Triggers can be: Trigger names must be unique with respect to other triggers in the same schema.
Trigger names do not need to be unique with respect to other schema objects, such as tables, views, and procedures.
(If I got this wrong and your question is indeed about Oracle database, please edit your question to remove the My SQL tag and put the Oracle tag back in.)The idea of trigger is not to do an additional update of the table but to adjust the values so that we do additional things with one UPDATE. Do you really need to increment C2 column of all rows when C1 of one row becomes 0?
I am trying to implement a type 2 slowly changing dimension in a PG data warehouse using a trigger function.
It does not "see" the new record because the record has not been committed so the update comes back with 0 rows updated.
It might be better include the logic in the trigger itself.
Once the trigger is created, entering the following SQL statement: A trigger is either a stored PL/SQL block or a PL/SQL, C, or Java procedure associated with a table, view, schema, or the database itself.
create or replace trigger Trig On Test1 BEFORE -- before instead of after insert or update on mytest1 referencing OLD as old NEW as new for each row begin if :new.col1 = 100 then :new.col3 := 500; -- set value here end if; end;" id="ctl00_m_m_i_ctl00_gr_ctl03_bestanswerbody" class="textarea-bestanswerhidden" name="bestanswerbody" answerbody Id="1455172" / you should do this: create or replace trigger Trig On Test1 BEFORE -- before instead of after insert or update on mytest1 referencing OLD as old NEW as new for each row begin if :new.col1 = 100 then :new.col3 := 500; -- set value here end if; end; it would be much easier to do it all in a single trigger.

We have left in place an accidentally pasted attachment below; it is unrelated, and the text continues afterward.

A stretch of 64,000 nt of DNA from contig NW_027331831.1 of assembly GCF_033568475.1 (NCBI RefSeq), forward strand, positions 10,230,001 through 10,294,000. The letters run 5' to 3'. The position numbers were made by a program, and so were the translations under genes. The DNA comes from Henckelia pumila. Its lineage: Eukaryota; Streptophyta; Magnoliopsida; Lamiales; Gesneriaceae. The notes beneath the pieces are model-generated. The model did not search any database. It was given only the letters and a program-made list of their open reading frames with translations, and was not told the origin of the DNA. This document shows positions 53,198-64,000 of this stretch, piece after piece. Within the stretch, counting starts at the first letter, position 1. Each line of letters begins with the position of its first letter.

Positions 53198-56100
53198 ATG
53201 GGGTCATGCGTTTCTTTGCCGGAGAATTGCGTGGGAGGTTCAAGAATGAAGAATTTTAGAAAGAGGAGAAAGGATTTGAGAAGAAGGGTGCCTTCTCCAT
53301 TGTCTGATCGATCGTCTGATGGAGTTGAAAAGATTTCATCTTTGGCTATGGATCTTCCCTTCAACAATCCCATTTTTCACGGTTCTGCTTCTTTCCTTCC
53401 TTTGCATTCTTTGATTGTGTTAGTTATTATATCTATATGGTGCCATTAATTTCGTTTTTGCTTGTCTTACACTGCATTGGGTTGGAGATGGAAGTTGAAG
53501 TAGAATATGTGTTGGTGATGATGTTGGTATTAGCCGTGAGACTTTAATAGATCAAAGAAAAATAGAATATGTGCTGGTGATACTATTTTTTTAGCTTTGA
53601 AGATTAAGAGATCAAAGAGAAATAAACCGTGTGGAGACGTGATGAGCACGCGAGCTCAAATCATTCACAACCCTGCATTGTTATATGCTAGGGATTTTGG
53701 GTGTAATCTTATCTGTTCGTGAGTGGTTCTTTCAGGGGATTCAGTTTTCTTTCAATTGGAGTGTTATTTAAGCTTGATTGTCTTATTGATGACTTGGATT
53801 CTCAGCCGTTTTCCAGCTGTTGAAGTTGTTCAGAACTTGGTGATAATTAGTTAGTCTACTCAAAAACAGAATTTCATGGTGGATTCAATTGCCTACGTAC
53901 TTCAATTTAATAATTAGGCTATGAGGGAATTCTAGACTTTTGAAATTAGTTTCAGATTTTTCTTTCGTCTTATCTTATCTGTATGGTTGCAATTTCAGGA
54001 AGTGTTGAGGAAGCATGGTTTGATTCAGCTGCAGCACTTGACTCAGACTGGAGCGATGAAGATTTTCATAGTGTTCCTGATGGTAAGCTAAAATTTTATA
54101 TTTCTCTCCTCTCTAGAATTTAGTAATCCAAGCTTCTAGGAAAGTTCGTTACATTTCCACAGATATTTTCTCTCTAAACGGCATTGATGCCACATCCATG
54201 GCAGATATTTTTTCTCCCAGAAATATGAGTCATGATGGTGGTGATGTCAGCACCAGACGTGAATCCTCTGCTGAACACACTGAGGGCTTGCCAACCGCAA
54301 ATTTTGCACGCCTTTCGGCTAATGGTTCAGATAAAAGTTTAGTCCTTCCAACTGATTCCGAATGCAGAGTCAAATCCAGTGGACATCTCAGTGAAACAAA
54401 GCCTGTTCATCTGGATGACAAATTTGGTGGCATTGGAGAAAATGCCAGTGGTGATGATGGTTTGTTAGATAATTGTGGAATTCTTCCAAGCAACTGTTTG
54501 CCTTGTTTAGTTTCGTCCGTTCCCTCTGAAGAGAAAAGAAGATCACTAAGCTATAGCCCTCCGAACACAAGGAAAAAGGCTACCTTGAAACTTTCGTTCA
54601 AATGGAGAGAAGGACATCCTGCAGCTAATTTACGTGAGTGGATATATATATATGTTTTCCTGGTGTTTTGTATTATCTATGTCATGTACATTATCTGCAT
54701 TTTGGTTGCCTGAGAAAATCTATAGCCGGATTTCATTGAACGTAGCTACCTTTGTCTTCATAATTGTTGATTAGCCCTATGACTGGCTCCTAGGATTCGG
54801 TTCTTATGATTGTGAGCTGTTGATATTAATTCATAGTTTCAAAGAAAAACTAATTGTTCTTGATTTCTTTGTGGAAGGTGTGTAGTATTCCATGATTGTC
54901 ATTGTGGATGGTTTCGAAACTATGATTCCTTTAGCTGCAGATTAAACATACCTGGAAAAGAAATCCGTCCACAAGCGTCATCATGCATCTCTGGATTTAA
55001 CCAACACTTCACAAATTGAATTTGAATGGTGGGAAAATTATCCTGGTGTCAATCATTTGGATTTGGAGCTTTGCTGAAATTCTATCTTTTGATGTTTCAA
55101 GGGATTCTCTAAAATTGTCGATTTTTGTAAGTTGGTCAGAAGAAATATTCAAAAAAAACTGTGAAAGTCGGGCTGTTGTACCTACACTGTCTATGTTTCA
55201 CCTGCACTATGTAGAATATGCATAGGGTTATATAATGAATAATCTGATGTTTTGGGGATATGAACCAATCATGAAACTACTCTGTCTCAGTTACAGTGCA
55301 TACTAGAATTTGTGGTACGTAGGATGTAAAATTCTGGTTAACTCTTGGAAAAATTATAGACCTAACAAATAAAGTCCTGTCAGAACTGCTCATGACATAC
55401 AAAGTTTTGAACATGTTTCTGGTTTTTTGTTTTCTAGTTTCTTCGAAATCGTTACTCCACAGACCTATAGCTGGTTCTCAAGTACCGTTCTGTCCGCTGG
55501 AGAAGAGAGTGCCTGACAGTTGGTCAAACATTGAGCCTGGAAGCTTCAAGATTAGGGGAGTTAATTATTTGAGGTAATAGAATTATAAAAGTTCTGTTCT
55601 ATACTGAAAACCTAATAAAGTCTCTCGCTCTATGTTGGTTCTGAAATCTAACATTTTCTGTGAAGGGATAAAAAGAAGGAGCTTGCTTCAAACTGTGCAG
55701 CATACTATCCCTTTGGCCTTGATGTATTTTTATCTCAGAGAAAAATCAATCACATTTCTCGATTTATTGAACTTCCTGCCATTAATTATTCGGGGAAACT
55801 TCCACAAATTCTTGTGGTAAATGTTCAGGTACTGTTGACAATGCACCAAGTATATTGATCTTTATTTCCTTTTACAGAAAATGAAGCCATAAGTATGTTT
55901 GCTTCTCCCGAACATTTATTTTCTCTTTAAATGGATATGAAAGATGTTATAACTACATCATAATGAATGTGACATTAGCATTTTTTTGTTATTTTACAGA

As @ypercubeᵀᴹ pointed out in the comments, How do I add a “last updated” column in a SQL Server 2008 R2 table? Checking to see if the column has been updated just skips the logic and works the way I expect it to. Last Updated = GETDATE() 90 FROM Contact ct WHERE ...
For some reason I thought it would stop the update entirely but that's obviously not the case. Last Updated = '1900-04-01` FROM Contact ct WHERE ... Edit: I've just noticed that a1ex07 has posted essentially the same answer.
The problem that I ran into with that was that the temporary table was containing previous updates that had been processed already and the database was getting stuck in a loop.
It looks like what you want to do is actually have a summary of the sum of used bytes in each folder, right?